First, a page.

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Probabilistic Anonymity The metric Y for the unlinkability of u and d in C is: Y(C) = Pr[X D (u)=d | X C] Exact Bayesian inference Adversary after long-term intersection attack Worst-case adversary

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Probabilistic Anonymity The metric Y for the unlinkability of u and d in C is: Y(C) = Pr[X D (u)=d | X C] Exact Bayesian inference Adversary after long-term intersection attack Worst-case adversary Unlinkability given that u visits d: E[Y | X D (u)=d]

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Worst-case Anonymity

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Theorem 1: The maximum of E[Y | X D (u)=d] over (p v ) v u occurs when 1. p v =1 for all v u OR 2. p v d =1 for all v u Let p u 1 p u 2 p u d-1 p u d+1 … p u

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Show max. occurs when, for all v u, e v = d or e v =. Worst-case Anonymity Theorem 1: The maximum of E[Y | X D (u)=d] over (p v ) v u occurs when 1. p v =1 for all v u OR 2. p v d =1 for all v u Let p u 1 p u 2 p u d-1 p u d+1 … p u Show max. occurs when, for all v u, p v e v = 1 for some e v. Show max. occurs when e v =d for all v u, or when e v = for all v u.

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Worst-case Estimates Let n be the number of users.

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Worst-case Estimates Theorem 2: When p v =1 for all v u: E[Y | X D (u)=d] = b + b(1-b)p u d + (1-b) 2 p u d [ (1-b)/(1-(1- p u ) b )) + O( logn/n) ] Let n be the number of users.

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Worst-case Estimates Theorem 2: When p v =1 for all v u: E[Y | X D (u)=d] = b + b(1-b)p u d + (1-b) 2 p u d [ (1-b)/(1-(1- p u ) b )) + O( logn/n) ] Theorem 3: When p v d =1 for all v u: E[Y | X D (u)=d] = b 2 + b(1-b)p u d + (1-b) p u d /(1-(1- p u d ) b ) + O( logn/n) ] Let n be the number of users.

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Worst-case Estimates Theorem 2: When p v =1 for all v u: E[Y | X D (u)=d] = b + b(1-b)p u d + (1-b) 2 p u d [ (1-b)/(1-(1- p u ) b )) + O( logn/n) ] Let n be the number of users.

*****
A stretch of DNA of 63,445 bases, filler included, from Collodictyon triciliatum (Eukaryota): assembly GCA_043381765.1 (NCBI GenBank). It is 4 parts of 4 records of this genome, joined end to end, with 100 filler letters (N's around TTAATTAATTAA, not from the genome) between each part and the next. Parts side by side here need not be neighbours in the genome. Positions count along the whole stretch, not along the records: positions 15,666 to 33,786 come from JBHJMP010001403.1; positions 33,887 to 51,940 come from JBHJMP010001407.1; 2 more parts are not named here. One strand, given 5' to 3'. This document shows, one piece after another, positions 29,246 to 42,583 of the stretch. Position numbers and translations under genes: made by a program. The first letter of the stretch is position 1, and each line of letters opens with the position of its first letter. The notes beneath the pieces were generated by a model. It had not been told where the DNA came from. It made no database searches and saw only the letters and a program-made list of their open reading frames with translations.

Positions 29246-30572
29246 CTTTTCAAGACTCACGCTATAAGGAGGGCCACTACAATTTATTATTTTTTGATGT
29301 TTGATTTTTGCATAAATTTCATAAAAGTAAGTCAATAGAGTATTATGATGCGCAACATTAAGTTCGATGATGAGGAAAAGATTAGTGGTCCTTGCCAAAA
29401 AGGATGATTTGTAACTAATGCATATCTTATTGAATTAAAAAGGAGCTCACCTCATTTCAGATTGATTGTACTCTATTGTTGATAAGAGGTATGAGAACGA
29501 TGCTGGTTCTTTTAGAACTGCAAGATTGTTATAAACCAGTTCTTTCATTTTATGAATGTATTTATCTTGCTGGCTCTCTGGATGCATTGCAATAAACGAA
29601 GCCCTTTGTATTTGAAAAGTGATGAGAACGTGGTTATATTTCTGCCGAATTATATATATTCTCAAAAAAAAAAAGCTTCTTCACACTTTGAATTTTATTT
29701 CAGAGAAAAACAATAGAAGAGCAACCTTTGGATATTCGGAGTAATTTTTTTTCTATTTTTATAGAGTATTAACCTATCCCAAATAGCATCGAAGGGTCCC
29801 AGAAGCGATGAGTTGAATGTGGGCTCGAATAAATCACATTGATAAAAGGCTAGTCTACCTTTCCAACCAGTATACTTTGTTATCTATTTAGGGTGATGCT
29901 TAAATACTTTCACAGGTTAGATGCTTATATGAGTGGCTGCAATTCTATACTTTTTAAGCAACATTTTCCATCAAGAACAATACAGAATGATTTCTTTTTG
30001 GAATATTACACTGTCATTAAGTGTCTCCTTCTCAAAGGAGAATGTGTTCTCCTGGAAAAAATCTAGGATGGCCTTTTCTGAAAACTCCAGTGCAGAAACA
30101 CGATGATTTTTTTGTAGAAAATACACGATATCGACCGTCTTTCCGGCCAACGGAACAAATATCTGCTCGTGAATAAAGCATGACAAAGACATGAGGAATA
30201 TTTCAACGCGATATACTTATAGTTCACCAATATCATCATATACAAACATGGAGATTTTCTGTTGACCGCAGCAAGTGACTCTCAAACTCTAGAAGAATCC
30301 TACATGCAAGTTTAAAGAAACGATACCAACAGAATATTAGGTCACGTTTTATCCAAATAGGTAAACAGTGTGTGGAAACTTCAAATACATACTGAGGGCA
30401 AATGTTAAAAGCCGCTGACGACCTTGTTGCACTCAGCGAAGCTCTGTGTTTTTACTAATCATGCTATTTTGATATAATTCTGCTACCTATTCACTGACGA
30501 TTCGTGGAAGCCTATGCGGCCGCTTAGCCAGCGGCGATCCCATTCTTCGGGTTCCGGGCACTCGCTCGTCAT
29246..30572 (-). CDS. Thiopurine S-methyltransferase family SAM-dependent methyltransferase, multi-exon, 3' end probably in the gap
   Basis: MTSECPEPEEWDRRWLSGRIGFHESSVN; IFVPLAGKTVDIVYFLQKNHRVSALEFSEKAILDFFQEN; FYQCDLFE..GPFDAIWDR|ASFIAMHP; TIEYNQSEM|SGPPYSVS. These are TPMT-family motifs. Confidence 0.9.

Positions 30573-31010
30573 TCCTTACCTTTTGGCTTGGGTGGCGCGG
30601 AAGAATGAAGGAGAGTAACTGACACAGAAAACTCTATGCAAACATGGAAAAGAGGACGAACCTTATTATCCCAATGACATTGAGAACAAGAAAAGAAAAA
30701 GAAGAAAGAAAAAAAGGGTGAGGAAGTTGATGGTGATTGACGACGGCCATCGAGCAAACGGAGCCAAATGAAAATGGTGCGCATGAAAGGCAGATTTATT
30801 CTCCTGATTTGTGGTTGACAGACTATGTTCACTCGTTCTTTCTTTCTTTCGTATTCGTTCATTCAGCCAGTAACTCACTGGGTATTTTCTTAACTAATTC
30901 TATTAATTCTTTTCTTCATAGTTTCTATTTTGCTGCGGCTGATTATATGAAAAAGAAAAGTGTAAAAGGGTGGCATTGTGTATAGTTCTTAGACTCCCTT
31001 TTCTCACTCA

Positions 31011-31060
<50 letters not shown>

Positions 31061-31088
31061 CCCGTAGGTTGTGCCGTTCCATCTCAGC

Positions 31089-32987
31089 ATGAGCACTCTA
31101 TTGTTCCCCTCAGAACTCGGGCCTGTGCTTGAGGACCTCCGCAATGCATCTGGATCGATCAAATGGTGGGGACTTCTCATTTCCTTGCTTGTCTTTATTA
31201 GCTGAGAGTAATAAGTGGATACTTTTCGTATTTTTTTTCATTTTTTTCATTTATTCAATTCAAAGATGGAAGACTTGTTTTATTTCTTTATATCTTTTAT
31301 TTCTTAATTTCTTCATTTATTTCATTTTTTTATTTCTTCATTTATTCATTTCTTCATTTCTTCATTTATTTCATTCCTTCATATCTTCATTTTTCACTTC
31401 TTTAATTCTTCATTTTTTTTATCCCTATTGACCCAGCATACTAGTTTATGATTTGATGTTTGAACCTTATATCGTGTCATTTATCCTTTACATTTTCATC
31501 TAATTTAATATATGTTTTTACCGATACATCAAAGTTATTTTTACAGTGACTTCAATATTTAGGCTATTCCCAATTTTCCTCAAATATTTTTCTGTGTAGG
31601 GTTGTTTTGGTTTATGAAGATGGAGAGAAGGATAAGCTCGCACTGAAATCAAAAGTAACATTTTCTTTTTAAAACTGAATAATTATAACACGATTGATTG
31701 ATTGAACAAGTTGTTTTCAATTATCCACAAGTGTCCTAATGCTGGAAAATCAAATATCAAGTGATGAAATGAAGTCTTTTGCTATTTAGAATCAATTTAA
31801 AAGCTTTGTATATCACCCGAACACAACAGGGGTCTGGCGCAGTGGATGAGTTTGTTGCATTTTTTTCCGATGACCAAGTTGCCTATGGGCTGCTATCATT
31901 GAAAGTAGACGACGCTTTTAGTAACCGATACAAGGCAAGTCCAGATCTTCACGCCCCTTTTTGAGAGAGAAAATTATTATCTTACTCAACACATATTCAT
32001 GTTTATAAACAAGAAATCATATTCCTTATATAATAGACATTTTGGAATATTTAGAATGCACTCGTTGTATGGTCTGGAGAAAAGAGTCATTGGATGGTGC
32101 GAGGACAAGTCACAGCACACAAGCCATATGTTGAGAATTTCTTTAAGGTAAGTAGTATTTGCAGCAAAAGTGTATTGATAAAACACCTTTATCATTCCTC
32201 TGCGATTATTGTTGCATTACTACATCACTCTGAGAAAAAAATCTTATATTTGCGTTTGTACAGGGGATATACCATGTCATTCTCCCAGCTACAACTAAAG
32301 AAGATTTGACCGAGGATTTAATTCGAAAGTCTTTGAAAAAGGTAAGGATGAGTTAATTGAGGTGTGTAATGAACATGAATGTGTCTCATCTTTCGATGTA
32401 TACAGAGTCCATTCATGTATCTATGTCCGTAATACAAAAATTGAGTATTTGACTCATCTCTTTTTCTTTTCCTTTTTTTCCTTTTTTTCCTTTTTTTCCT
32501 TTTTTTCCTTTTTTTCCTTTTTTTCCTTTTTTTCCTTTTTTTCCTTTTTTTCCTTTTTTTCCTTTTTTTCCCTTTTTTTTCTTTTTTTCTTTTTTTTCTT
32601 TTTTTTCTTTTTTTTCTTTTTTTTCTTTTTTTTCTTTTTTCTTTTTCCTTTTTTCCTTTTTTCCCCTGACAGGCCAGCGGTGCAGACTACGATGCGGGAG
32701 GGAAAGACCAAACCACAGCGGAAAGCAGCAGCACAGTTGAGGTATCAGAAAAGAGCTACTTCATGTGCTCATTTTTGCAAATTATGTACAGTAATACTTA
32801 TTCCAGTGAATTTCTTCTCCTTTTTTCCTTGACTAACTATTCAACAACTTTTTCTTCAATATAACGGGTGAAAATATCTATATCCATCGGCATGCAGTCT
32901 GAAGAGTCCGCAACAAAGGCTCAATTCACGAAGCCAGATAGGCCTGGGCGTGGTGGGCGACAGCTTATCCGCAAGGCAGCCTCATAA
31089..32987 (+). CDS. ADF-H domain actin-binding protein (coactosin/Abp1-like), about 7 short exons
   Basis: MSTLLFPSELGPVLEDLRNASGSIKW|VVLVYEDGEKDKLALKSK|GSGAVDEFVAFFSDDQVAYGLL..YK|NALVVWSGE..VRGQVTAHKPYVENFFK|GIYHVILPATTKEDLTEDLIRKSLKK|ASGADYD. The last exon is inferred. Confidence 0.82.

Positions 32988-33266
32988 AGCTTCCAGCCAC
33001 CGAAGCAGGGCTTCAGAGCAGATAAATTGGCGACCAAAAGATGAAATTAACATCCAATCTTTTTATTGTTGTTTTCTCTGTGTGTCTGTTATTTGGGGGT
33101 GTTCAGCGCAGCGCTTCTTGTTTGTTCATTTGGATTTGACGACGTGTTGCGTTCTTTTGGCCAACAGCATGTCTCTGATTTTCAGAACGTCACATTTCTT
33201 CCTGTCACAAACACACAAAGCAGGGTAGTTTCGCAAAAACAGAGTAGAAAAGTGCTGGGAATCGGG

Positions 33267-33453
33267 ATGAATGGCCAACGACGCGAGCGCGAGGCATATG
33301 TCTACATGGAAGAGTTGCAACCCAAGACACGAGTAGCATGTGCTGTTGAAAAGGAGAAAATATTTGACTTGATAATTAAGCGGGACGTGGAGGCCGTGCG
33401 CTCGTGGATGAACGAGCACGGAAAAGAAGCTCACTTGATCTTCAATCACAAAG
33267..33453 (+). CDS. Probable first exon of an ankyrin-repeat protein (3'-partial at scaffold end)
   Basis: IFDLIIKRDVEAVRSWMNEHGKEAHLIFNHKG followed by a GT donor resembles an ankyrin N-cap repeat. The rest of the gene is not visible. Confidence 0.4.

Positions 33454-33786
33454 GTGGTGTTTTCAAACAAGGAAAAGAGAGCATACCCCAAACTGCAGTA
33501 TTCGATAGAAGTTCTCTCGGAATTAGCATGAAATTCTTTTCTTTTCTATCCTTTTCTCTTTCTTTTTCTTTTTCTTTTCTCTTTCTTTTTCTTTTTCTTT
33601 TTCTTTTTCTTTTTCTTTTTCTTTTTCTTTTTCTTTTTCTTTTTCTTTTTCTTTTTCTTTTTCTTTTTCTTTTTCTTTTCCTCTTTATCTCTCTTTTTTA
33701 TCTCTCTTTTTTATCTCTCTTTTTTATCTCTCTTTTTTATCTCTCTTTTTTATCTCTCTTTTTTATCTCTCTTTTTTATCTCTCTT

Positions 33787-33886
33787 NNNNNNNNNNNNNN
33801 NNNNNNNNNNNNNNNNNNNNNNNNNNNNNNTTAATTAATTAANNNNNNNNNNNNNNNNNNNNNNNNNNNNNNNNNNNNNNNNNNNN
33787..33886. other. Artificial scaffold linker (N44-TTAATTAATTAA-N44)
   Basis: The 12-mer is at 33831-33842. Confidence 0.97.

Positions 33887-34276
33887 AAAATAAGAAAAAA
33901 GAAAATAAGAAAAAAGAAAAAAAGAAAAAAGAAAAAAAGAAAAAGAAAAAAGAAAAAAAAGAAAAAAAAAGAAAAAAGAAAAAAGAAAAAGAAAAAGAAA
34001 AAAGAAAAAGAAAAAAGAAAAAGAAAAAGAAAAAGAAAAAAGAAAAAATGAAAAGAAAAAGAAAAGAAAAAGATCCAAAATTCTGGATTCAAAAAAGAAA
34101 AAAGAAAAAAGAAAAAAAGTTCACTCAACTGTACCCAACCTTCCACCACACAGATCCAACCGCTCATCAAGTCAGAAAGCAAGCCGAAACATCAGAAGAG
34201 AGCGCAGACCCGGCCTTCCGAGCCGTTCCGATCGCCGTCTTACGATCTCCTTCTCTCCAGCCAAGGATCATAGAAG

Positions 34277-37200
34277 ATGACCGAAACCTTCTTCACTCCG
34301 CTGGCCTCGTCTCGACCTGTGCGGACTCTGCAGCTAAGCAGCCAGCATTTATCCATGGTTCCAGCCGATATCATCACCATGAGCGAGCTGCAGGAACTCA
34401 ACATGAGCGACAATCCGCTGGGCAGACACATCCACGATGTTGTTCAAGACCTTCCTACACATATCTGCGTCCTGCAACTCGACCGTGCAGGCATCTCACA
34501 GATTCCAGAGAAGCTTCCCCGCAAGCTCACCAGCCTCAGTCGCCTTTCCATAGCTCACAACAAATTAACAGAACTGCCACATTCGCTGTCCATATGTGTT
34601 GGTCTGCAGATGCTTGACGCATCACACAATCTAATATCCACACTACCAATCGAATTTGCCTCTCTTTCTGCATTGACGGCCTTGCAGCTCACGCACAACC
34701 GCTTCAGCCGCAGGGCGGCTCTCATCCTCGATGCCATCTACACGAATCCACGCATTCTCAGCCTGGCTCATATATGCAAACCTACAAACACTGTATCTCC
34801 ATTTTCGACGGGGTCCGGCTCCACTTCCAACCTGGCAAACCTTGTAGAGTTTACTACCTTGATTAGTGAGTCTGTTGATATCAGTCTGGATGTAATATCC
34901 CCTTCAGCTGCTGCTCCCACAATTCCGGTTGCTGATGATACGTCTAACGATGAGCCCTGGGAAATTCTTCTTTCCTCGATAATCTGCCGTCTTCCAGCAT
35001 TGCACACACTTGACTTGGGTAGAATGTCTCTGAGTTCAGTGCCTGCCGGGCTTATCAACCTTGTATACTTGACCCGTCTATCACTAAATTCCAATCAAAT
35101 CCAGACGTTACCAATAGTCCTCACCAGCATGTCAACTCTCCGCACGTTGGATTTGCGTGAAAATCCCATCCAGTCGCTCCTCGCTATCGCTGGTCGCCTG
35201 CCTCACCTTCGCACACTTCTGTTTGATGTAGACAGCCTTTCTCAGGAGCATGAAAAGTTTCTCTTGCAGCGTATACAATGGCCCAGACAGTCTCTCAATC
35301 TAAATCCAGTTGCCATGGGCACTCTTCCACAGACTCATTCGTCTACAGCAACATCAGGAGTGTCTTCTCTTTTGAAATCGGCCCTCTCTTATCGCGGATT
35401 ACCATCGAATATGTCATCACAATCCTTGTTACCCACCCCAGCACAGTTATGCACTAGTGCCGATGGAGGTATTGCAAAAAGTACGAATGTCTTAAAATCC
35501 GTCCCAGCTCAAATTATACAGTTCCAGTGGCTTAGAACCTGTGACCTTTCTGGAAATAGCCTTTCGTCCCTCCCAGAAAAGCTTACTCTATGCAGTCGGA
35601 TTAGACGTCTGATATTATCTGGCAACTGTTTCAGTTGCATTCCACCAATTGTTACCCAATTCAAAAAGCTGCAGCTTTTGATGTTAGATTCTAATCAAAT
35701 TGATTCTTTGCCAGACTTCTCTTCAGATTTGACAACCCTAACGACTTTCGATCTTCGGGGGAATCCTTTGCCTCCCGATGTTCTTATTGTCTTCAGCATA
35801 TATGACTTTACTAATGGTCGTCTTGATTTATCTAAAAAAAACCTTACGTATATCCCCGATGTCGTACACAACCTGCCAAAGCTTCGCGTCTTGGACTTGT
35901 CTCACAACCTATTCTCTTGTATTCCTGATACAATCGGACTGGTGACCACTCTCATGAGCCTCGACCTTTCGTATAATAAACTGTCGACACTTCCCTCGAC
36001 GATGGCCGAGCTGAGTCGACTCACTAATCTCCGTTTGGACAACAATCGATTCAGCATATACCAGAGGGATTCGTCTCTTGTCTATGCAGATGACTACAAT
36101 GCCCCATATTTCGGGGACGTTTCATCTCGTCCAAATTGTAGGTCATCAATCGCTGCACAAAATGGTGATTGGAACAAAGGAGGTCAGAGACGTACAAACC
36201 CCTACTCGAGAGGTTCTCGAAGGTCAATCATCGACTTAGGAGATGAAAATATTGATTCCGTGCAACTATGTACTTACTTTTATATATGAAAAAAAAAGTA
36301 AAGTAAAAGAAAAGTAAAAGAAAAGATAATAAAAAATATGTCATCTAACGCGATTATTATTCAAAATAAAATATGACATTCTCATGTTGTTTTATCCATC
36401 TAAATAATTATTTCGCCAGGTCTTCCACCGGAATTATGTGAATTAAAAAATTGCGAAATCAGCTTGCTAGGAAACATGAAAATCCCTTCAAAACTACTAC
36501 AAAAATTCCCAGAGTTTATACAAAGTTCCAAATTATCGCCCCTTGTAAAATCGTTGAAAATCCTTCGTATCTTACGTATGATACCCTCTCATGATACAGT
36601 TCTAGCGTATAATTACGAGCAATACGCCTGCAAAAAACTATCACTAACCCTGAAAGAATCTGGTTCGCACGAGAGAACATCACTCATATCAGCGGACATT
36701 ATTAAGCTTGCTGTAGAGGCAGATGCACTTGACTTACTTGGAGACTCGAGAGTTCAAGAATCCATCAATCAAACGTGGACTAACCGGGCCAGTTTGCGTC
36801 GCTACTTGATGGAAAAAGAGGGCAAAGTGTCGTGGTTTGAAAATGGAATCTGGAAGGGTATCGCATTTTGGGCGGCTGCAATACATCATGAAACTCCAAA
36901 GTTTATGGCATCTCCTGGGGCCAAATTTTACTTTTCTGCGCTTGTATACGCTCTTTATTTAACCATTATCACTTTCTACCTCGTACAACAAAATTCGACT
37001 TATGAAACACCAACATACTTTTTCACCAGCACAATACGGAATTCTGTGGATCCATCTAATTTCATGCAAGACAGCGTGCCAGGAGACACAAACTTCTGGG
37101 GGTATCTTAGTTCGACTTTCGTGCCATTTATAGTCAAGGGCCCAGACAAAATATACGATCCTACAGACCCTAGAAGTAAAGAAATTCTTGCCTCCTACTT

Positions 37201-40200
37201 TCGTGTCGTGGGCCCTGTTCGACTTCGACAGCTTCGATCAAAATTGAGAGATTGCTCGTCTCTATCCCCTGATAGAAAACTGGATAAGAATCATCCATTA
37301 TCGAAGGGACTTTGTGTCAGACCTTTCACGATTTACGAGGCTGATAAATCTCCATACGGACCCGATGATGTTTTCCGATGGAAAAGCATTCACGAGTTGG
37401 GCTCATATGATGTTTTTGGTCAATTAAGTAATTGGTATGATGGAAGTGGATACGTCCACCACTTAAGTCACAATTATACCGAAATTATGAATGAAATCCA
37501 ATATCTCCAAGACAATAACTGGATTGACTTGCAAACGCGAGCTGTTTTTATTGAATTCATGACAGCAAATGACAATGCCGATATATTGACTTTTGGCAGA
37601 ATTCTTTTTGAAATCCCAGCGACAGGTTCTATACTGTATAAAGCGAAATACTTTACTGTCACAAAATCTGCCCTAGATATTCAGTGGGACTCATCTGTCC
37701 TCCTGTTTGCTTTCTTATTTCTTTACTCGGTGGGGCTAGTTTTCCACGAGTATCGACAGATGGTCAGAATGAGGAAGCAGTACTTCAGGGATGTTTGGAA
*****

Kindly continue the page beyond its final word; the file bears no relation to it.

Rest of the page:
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Worst-case Estimates Theorem 2: When p v =1 for all v u: E[Y | X D (u)=d] = b + b(1-b)p u d + (1-b) 2 p u d [ (1-b)/(1-(1- p u ) b )) + O( logn/n) ] b + (1-b) p u d Let n be the number of users.

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Worst-case Estimates Theorem 2: When p v =1 for all v u: E[Y | X D (u)=d] = b + b(1-b)p u d + (1-b) 2 p u d [ (1-b)/(1-(1- p u ) b )) + O( logn/n) ] b + (1-b) p u d E[Y | X D (u)=d] b 2 + (1-b 2 ) p u d Let n be the number of users.

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Worst-case Estimates Theorem 2: When p v =1 for all v u: E[Y | X D (u)=d] = b + b(1-b)p u d + (1-b) 2 p u d [ (1-b)/(1-(1- p u ) b )) + O( logn/n) ] b + (1-b) p u d E[Y | X D (u)=d] b 2 + (1-b 2 ) p u d Let n be the number of users. Increased chance of total compromise from b 2 to b.

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Typical Case Let each user select from the Zipfian distribution: p d i = 1/( i s ) Theorem 4: E[Y | X D (u)=d] = b 2 + (1 b 2 )p u d + O(1/n)

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Typical Case Let each user select from the Zipfian distribution: p d i = 1/( i s ) Theorem 4: E[Y | X D (u)=d] = b 2 + (1 b 2 )p u d + O(1/n) E[Y | X D (u)=d] b 2 + ( 1 b 2 )p u d

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Contributions 1.Use a black-box abstraction to create a probabilistic model of onion routing 2.Analyze unlinkability a.Provide worst-case bounds b.Examine a typical case

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Future Work 1.Extend analysis to other types of anonymity and to other systems. 2.Examine how quickly users distribution are learned. 3.Analyze timing attacks.